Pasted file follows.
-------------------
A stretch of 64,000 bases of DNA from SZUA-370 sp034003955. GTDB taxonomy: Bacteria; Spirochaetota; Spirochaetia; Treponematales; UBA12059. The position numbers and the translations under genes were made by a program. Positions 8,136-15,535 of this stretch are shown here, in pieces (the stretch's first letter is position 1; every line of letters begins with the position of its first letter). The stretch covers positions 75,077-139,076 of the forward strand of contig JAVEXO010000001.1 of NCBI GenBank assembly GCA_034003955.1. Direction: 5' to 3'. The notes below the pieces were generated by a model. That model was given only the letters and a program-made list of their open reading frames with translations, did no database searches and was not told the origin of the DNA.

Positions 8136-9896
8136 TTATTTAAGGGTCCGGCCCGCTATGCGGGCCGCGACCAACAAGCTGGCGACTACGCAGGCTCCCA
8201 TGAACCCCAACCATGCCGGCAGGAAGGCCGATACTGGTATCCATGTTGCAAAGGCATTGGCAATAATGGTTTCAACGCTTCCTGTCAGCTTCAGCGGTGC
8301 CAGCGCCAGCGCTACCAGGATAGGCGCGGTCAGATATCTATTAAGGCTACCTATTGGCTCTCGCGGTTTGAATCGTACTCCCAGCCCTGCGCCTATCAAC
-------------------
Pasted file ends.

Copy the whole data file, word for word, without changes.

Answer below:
A stretch of 64,000 bases of DNA from SZUA-370 sp034003955. GTDB taxonomy: Bacteria; Spirochaetota; Spirochaetia; Treponematales; UBA12059. The position numbers and the translations under genes were made by a program. Positions 8,136-15,535 of this stretch are shown here, in pieces (the stretch's first letter is position 1; every line of letters begins with the position of its first letter). The stretch covers positions 75,077-139,076 of the forward strand of contig JAVEXO010000001.1 of NCBI GenBank assembly GCA_034003955.1. Direction: 5' to 3'. The notes below the pieces were generated by a model. That model was given only the letters and a program-made list of their open reading frames with translations, did no database searches and was not told the origin of the DNA.

Positions 8136-9896
8136 TTATTTAAGGGTCCGGCCCGCTATGCGGGCCGCGACCAACAAGCTGGCGACTACGCAGGCTCCCA
8201 TGAACCCCAACCATGCCGGCAGGAAGGCCGATACTGGTATCCATGTTGCAAAGGCATTGGCAATAATGGTTTCAACGCTTCCTGTCAGCTTCAGCGGTGC
8301 CAGCGCCAGCGCTACCAGGATAGGCGCGGTCAGATATCTATTAAGGCTACCTATTGGCTCTCGCGGTTTGAATCGTACTCCCAGCCCTGCGCCTATCAAC